You talked about decriminalization. I think that a lot of very smart people are suggesting that in one way shape or form, but it would have to dovetail with taking all the money that you wouldn`t use prosecuting drug crimes and putting it into recovery programs --

BLOOM: That`s right.

VELEZ-MITCHELL: And drug prevention programs because, let`s face it, when somebody starts using drugs at a very early age, it`s very hard to reel them back in. Wouldn`t it be better to take billions of dollars that are spent prosecuting drug crimes and put it into the schools and teach kids why drugs will ruin their lives?

And I`m not talking about, you know real for madness -- I`m talking about real programs.

BLOOM: Well, you`re right on a couple of levels. Number one, we do very little for inmates when they are incarcerated. Even for minor drug crimes, they don`t get any drug treatment certainly in prison; they don`t get any kind of counseling. And when they`re released, they`re just on their own. So it`s very highly likely that they`re going to re-offend. And that`s the big problem that we have.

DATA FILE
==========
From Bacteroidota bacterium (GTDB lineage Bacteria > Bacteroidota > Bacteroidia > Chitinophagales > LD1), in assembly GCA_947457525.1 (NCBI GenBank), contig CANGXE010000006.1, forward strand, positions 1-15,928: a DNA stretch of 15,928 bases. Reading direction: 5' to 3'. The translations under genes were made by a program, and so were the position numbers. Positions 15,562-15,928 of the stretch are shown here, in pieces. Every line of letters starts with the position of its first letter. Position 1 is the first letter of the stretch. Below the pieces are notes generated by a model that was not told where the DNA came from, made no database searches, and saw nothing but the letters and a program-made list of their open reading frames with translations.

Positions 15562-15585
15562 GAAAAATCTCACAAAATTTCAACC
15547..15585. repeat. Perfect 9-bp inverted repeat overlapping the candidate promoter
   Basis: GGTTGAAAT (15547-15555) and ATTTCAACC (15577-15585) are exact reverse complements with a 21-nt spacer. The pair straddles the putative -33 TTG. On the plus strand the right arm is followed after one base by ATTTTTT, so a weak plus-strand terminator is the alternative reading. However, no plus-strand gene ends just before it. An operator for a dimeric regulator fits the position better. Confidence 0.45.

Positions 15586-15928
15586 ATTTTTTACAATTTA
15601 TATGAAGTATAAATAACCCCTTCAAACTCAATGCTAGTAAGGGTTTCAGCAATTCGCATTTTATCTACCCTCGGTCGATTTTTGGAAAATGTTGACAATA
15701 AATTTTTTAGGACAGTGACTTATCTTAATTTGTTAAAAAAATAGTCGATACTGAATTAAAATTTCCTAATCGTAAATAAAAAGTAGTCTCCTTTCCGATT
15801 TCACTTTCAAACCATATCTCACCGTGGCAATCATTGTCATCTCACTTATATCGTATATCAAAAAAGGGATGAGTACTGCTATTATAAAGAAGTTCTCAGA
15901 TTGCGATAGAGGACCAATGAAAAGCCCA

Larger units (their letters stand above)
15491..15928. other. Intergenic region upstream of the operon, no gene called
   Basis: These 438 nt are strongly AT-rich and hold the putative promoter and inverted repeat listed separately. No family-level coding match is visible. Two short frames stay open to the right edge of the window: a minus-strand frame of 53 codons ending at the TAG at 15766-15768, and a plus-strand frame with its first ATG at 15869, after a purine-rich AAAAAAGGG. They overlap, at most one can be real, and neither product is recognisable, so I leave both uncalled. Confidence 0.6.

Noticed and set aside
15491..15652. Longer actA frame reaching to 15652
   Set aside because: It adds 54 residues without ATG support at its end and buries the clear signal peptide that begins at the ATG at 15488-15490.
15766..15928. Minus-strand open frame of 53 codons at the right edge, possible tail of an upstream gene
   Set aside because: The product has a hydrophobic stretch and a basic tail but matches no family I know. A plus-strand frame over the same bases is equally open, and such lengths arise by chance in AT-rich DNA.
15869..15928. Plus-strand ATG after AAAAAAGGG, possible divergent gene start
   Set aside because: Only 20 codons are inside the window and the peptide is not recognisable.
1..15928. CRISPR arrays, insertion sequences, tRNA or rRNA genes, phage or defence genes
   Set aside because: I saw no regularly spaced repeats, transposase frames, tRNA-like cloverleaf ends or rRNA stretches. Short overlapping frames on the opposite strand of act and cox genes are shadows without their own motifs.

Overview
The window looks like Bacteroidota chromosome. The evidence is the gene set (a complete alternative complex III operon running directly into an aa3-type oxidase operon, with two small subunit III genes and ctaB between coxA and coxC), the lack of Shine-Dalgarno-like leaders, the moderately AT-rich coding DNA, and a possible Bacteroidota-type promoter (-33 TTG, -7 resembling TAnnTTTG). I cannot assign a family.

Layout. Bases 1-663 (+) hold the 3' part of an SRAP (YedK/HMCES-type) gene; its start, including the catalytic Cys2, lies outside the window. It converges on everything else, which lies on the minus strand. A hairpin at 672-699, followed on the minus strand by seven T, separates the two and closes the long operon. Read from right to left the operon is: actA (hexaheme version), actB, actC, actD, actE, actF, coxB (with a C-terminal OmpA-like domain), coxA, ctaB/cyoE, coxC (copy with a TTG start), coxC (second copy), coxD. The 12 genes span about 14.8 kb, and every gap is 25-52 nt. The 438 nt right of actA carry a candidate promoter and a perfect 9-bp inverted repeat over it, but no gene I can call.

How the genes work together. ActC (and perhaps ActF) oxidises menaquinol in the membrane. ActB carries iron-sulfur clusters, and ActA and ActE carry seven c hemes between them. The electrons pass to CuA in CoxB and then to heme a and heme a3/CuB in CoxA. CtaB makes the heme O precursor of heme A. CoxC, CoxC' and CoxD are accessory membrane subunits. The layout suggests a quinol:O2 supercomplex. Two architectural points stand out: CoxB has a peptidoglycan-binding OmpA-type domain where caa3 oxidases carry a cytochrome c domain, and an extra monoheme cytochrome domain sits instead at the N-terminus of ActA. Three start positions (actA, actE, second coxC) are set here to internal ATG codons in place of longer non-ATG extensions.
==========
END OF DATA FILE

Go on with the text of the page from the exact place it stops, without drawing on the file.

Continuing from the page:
Look, prevention is not sexy. When there`s a crime, everybody wants to just throw the book at somebody, lock them up for a long time.

And as you say, this doesn`t address all the other William Balfours out there. All the other inner city kids who start young and who have a lot of problems and our hearts should go out to any 12-year-old who is in a gang and doing drugs. And we should want to help them and not just throw a book at them, if nothing else, to protect the rest of us. But that`s not the approach we have in this country; we`re a very punitive country.